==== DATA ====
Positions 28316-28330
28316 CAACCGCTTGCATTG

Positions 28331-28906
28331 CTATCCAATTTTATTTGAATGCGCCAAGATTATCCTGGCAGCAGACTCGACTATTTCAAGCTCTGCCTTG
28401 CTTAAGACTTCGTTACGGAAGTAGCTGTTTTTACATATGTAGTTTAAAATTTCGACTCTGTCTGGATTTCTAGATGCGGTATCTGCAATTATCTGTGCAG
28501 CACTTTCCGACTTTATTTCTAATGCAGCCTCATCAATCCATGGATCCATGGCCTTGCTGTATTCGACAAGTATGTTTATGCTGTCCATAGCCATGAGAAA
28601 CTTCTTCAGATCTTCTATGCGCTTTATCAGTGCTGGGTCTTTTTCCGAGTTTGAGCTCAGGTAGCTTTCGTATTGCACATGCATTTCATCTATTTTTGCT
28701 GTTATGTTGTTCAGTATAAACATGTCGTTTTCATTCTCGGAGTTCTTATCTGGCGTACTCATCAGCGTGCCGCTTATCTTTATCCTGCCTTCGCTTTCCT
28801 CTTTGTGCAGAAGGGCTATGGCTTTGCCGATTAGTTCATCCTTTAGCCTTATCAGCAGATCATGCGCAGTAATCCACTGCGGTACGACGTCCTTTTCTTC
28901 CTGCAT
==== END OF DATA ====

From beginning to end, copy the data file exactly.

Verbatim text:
Positions 28316-28330
28316 CAACCGCTTGCATTG

Positions 28331-28906
28331 CTATCCAATTTTATTTGAATGCGCCAAGATTATCCTGGCAGCAGACTCGACTATTTCAAGCTCTGCCTTG
28401 CTTAAGACTTCGTTACGGAAGTAGCTGTTTTTACATATGTAGTTTAAAATTTCGACTCTGTCTGGATTTCTAGATGCGGTATCTGCAATTATCTGTGCAG
28501 CACTTTCCGACTTTATTTCTAATGCAGCCTCATCAATCCATGGATCCATGGCCTTGCTGTATTCGACAAGTATGTTTATGCTGTCCATAGCCATGAGAAA
28601 CTTCTTCAGATCTTCTATGCGCTTTATCAGTGCTGGGTCTTTTTCCGAGTTTGAGCTCAGGTAGCTTTCGTATTGCACATGCATTTCATCTATTTTTGCT
28701 GTTATGTTGTTCAGTATAAACATGTCGTTTTCATTCTCGGAGTTCTTATCTGGCGTACTCATCAGCGTGCCGCTTATCTTTATCCTGCCTTCGCTTTCCT
28801 CTTTGTGCAGAAGGGCTATGGCTTTGCCGATTAGTTCATCCTTTAGCCTTATCAGCAGATCATGCGCAGTAATCCACTGCGGTACGACGTCCTTTTCTTC
28901 CTGCAT